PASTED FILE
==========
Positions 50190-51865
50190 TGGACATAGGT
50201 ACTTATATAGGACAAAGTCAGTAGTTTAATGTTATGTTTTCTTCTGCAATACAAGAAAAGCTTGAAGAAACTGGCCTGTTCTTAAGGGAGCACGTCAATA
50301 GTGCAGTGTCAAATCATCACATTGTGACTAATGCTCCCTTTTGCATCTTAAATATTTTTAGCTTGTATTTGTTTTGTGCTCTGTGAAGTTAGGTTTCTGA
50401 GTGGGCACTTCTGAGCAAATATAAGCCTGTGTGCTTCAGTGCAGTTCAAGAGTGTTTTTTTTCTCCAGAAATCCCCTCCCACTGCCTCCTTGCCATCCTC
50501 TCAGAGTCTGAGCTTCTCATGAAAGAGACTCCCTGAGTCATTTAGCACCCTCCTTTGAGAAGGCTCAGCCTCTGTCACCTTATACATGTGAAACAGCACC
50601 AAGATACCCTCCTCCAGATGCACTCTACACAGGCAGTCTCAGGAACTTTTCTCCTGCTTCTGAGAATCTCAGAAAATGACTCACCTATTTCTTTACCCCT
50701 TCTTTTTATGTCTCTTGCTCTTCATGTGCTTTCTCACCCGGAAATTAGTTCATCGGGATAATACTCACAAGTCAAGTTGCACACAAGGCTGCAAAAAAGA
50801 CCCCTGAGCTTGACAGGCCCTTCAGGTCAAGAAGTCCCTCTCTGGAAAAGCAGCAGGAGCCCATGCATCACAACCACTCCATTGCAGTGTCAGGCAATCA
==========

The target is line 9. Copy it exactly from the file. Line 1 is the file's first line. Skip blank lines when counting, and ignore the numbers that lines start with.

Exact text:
50801 CCCCTGAGCTTGACAGGCCCTTCAGGTCAAGAAGTCCCTCTCTGGAAAAGCAGCAGGAGCCCATGCATCACAACCACTCCATTGCAGTGTCAGGCAATCA